The G751 is a new gaming laptop from Asus that comes loaded with high performance hardware. There's a large 17-inch IPS screen, a GeForce GTX 980M GPU, 32GB of memory, a Core i7-4860HQ quad-core chip that runs at 3.6GHz in Turbo mode, and enough storage and expansion options to satisfy anyone. It's a specification that's sure to have no problem running games in high resolution and high detail, bringing a desktop gaming experience to portable computing.
The G751JY is unmistakably a gaming laptop. The large frame and bold design with the Asus and ROG (Republic Of Gamers) logos are clear giveaways that this laptop can be used for much more than just email and Facebook. It weighs 10 pounds (4.8kg), five times as much as Apple's recently announced ultra-svelte MacBook, with a thickness of 0.8-inches at the front, but the giant battery swells the size to almost two inches at the back.
The heft is common to gaming laptops, since the powerful components required to run modern 3D games are not just physically bigger, but output more heat and suck up more power than an average notebook computer.
But although the G751JY is a bit of a beast, Asus has done a great job designing it. The lid and casing is made from a strong black polymer, with a metal section for the hinge and logo. It looks really good, sleek without being boring, and it feels lovely to use too.
The keyboard and trackpad have a premium feel to them. Although you don't get large mechanical keys, the island-style keyboard doesn't get in the way when gaming, given there's enough space for comfortable use on the large frame. There's space for a full numeric keypad as well, and the trackpad is of a generous size, with physical left and right buttons underneath, smooth under the finger, and precise on the Windows desktop.
At the top are a set of three macro keys, configurable using Asus' included software, and there's a broadcast button, used to capture video gaming and record via Nvidia's Shadowplay. Additionally the usual function key is present, which provides quick access to system controls such as display brightness, volume and sleep mode, activated by pressing the F1 to F12 keys.
There's a common theme of red to the G751. The backlight on the keyboard glows this colour, as do the power buttons and Caps Lock key.
The red exhausts at the back are the only part that looks questionably garish, a trap many laptop designers fall into, thinking their target audience are adolescent gamers who appreciate their gaming systems coming loaded with flashing LEDs and bright colours. But Asus has been thankfully restrained for the most part.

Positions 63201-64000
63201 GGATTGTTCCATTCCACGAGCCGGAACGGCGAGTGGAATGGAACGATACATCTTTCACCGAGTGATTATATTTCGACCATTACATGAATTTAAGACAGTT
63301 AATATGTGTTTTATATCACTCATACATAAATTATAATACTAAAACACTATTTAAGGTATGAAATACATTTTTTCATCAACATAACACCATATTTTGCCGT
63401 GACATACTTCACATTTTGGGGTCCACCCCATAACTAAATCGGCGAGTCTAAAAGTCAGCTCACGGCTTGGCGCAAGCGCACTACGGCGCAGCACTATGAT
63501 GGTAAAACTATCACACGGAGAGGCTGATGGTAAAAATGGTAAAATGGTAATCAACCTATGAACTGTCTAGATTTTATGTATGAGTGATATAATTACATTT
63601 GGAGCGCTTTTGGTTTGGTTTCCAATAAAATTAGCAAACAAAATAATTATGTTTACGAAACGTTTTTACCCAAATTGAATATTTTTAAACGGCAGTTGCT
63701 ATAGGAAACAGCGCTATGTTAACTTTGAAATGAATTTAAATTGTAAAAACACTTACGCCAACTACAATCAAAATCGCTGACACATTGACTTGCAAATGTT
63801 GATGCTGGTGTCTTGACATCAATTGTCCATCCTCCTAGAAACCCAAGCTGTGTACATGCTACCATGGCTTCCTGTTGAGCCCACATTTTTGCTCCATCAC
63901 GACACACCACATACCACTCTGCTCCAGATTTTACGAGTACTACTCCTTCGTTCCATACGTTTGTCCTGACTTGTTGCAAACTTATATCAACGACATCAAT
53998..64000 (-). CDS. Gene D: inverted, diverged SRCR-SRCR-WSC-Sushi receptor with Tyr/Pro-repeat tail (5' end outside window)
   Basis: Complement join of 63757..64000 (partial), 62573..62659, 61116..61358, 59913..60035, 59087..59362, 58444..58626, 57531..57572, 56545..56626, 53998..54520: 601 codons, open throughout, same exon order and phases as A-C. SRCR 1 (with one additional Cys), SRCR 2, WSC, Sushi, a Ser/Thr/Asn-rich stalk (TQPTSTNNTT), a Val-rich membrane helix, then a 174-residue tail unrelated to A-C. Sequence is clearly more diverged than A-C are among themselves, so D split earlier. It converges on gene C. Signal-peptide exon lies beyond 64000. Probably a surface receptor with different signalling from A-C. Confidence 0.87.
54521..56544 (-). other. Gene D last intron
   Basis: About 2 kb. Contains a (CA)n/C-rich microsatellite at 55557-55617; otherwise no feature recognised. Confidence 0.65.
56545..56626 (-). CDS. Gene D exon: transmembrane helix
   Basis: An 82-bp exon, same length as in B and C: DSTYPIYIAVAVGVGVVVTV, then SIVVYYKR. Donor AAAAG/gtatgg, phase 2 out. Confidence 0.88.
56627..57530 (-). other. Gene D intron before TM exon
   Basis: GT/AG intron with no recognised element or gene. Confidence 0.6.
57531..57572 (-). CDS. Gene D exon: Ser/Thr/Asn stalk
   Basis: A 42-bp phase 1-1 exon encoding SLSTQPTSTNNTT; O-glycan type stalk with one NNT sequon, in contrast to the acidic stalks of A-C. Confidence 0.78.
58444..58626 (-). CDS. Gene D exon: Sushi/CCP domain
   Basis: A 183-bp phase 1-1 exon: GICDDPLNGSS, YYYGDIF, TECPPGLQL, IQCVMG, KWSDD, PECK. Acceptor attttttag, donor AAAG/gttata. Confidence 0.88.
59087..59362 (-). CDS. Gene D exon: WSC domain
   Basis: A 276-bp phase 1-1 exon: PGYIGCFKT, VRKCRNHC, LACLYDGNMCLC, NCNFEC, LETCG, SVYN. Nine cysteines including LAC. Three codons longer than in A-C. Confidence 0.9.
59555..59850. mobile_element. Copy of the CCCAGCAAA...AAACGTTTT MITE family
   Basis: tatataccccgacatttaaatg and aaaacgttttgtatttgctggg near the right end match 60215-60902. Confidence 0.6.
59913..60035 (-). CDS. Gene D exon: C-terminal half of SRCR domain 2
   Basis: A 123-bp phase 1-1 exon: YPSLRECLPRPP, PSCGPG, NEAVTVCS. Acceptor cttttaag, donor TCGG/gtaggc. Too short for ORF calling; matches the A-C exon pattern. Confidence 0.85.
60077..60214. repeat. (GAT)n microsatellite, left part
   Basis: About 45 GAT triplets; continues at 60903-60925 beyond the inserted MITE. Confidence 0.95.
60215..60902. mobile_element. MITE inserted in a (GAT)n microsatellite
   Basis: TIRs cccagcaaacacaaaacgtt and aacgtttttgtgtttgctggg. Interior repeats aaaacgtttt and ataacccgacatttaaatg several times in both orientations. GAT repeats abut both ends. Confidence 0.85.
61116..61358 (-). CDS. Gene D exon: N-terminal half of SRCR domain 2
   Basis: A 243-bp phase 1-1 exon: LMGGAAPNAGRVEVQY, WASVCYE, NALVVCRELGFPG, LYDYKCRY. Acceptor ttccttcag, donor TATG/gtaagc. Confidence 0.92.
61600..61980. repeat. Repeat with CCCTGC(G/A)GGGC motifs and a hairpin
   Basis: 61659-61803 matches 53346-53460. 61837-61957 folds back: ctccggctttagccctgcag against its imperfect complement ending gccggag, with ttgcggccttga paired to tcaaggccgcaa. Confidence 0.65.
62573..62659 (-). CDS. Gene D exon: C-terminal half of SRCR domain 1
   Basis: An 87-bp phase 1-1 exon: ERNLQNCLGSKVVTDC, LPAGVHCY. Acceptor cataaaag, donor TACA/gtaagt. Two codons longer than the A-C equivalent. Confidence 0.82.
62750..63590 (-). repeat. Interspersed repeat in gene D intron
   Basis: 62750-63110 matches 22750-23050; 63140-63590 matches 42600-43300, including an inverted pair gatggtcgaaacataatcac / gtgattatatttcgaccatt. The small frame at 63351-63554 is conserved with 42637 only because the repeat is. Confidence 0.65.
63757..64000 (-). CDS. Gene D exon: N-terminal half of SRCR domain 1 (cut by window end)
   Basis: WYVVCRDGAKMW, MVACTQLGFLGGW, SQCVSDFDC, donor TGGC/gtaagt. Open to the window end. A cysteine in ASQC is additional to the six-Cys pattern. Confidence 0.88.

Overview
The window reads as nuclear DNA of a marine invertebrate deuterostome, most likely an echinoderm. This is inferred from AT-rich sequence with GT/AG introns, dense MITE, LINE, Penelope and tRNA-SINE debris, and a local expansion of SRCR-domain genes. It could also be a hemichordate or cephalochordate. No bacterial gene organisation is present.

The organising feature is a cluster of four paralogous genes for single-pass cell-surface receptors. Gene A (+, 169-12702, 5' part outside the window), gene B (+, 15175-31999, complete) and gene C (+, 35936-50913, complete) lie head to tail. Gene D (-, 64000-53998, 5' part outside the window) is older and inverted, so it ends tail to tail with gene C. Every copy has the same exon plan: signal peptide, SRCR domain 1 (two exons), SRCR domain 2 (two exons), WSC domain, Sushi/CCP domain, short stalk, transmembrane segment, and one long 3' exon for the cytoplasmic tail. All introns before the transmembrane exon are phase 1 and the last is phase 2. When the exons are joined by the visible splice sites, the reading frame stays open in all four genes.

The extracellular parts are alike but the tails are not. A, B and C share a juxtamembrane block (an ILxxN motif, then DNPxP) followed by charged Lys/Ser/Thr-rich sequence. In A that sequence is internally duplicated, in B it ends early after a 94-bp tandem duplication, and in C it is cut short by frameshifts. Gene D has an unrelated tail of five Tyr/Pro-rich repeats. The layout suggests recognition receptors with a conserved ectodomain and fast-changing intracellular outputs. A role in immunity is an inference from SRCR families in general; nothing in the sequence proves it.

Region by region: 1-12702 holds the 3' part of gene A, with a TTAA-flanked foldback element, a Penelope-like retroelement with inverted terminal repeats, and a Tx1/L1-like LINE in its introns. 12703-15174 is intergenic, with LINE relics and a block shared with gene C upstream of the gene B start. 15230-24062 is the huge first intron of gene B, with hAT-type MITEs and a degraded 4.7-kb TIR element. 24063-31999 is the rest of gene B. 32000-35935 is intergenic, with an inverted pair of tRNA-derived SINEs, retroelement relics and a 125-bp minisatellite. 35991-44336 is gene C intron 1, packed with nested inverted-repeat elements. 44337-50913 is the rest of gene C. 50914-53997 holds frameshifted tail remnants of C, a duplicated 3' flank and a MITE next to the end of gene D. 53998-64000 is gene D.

There are currently three G751 variants available. The G751JY, which I'm testing here, is the most powerful, with a quad-core 2.4GHz Intel Core i7-4860HQ processor, 32GB of memory, and a GeForce GTX 980M with 4GB of GGDR5 memory. There's a 1TB hard disk and either a 256GB or 512GB SSD.
See the full spec list of our review model below:
- CPU: Intel Core i7-4860HQ
- Graphics: Nvidia GeForce GTX 980M 4GB
- RAM: 32GB DDR3L (1600MHz)
- Screen: 17.3-inch 1080p IPS display
- Storage: 1TB hard disk, 512GB SSD
- Optical drive: Blu-ray
- Ports: 4 x USB 3.0, HDMI, audio, DisplayPort, VGA, Ethernet
- Connectivity: 2x2 802.11ac Wi-Fi, Bluetooth 4.0
- Camera: 720p
- Weight: 10.5 pounds
- Size: 16.3 x 12.5 x 0.79-inch W x D x H (w/ 8-cell battery)
This full-fat configuration of the G751JY is quite expensive, costing £1,900 ($2,800 in the US, which is around AU$3,640) with savings possible by dropping the size of the SSD, memory or CPU.
There's also the G751JT and G751JL. The G751JL is slightly less powerful, with only 8GB of system memory, no SSD, a GeForce GTX 965M and a Core i7-4720HQ processor, while the G751JT has a GTX 970M.
All three have the same 17.3-inch IPS screen, which is an absolute beauty, looking great without backlight bleed or ghosting. Its maximum resolution is 1920 x 1080, the most sensible choice for a gaming system, where a high-DPI 4K resolution would lead to terrible gaming performance.
They also have an equally strong array of ports along either side. It's almost like the anti-Ultrabook, since the G751JY has four USB 3.0 ports, Thunderbolt/DisplayPort 1.2, Ethernet, VGA, HDMI, audio and an optical drive, most of which is missing on super-thin laptops.
The GTX 980M is the fastest mobile graphics card Nvidia sells. It has 1536 shaders and 160GB/sec of memory bandwidth, impressive specifications even for a desktop graphics card, all the more impressive squeezed into a laptop. In the G751 it comes with 4GB of graphics memory, although other laptops have a version with 8GB, which can really help with performance at higher detail settings.
Choosing Intel's Core i7-4860HQ is a puzzling move. This 22nm quad-core Haswell processor is a year old and has recently been supplanted by newer processors, including chips based on Intel's 14nm Broadwell line. Although it's a very capable specification, it's not the absolute fastest you can get
The massive amount of system memory also feels like overkill. Unlike a professional 3D workstation used for CAD rendering, which can quickly gobble up even 64GB of system memory, games tend to see no benefit from more than 8GB or 16GB, so this isn't going to make much difference to performance. It might be useful if you're considering using the G751 for video editing and RAW image editing as well as gaming though, and it's also a way to potentially future-proof your purchase.